herein may lie at least a partial explanation for the increased risk of heart disease in
shift workers. In large surveys shift workers have higher TAG levels as well as higher
total cholesterol than the general population (11, 64).
There are associations between polymorphisms in the Clock gene, obesity and the
metabolic syndrome in man, and mice bearing a particular mutation of the gene Clock
develop metabolic syndrome and obesity (65, 66).
Circadian adaptation in unusual environments
Some exceptions to the general rule that shift workers do not fully adapt to night shift
are found in isolated environments. On the British Antarctic Base of Halley, 750S,
each base member does a week of night shift (2000-0800h, fire watch) at a time, in
rotation with other personnel. The vast majority of people shift their circadian system,
assessed by aMT6s rhythms in urine, by up to 10-12h to align with the new work
Mean relative performance
Blood alcohol concentration (%) Hours of wakefulness Blood alcohol concentration (%) Hours of wakefulness
Blood alcohol concentration (%)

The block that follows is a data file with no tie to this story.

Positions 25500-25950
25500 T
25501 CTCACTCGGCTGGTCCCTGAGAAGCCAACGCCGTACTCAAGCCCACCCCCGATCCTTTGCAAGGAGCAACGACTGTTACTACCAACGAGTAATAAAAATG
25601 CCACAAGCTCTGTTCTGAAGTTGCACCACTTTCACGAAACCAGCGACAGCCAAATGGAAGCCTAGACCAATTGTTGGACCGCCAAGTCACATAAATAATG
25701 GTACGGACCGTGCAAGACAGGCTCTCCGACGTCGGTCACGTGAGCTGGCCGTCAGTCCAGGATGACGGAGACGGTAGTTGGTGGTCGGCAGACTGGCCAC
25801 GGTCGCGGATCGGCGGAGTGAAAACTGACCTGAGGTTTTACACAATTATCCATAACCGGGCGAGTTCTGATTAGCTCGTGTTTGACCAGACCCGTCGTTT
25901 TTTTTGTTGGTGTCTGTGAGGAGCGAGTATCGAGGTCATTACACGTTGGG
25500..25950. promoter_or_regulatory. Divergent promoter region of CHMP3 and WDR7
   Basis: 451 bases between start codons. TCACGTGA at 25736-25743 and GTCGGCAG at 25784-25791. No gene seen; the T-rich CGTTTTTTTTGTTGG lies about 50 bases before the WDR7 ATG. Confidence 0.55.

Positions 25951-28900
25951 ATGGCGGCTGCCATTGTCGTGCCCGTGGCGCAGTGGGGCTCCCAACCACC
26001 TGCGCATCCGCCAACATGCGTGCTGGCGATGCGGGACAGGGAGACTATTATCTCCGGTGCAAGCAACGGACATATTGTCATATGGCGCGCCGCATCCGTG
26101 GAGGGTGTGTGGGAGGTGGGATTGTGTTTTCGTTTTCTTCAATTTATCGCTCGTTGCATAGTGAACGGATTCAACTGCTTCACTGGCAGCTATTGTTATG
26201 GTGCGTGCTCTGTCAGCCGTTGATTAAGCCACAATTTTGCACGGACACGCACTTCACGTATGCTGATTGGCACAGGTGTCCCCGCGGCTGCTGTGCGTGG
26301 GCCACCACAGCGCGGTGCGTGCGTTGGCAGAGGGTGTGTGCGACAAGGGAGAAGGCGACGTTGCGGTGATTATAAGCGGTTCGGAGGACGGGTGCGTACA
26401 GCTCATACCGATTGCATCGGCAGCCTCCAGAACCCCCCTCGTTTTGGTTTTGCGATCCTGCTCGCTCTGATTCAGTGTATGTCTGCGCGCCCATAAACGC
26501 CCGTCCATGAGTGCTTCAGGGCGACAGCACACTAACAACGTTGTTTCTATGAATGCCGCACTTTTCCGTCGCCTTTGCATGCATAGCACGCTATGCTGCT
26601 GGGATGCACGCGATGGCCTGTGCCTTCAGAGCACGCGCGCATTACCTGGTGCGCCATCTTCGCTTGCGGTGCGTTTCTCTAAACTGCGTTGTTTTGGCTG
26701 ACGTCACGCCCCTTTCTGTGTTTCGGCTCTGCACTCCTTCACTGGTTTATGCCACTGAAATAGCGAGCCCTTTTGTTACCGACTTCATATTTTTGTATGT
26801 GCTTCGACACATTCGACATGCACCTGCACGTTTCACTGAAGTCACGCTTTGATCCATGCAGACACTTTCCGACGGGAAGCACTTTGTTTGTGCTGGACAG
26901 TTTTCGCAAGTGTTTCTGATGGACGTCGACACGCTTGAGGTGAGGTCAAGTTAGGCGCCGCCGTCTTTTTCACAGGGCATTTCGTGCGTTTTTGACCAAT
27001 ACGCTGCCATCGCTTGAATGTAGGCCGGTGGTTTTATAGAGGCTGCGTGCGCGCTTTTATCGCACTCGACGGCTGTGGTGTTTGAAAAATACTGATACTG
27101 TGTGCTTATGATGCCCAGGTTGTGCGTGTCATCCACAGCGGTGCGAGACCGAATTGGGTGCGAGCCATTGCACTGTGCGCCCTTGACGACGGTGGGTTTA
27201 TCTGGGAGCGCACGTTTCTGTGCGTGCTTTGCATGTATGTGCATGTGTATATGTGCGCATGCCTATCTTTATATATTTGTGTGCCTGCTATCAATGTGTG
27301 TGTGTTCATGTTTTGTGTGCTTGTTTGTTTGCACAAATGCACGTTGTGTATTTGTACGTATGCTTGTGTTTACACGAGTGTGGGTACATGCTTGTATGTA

.00 .025 .045 .065 .085 .10+ .00 .025 .045 .065 .085 .10+ 3 7 11 15 19 21 233 7 11 15 19 21 23
Mean relative performance
Blood alcohol concentration (%)
Mean relative performance
Blood alcohol concentration (%) Hours of wakefulnessBlood alcohol concentration (%) Hours of wakefulness Blood alcohol concentration (%) Hours of wakefulness
Blood alcohol concentration (%)
.00 .025 .045 .065 .085 .10+ .00 .025 .045 .065 .085 .10+.00 .025 .045 .065 .085 .10+ 3 7 11 15 19 21 233 7 11 15 19 21 233 7 11 15 19 21 23
Mean relative performance
Blood alcohol concentration (%)
Mean relative performance
Blood alcohol concentration (%)Blood alcohol concentration (%)
schedule, within a week (67, 68). Thus the peak of melatonin production occurs
within the daytime sleep period - an important condition for sleep duration, latency
and quality. This is thought to be due to the lack of social and family obligations, no
requirement to return home in natural light, and in winter when the sun does not rise
for three months, a lack of conflicting light exposure. In these circumstances it is
apparent that owls adapt by delay faster than larks (69). Problems occur when
endeavouring to adapt back to day work particularly in winter. Realignment of the
circadian system can take weeks and some people will free run for a time.
These observations in Antarctica prompted studies in somewhat similar circumstances
on North Sea oil rigs. Work schedules vary but tours of duty usually last for 2-3
weeks in a socially isolated environment at high latitudes. Here working 1800-0600h
for one or more weeks also leads to full circadian adaptation in the majority of cases
with the accompanying problems returning to day life (30, 70, 71). Interestingly a
1900-0700h schedule is less conducive to circadian adaptation, possibly due to early
morning light exposure after work especially in summer (72). Sleep is worse during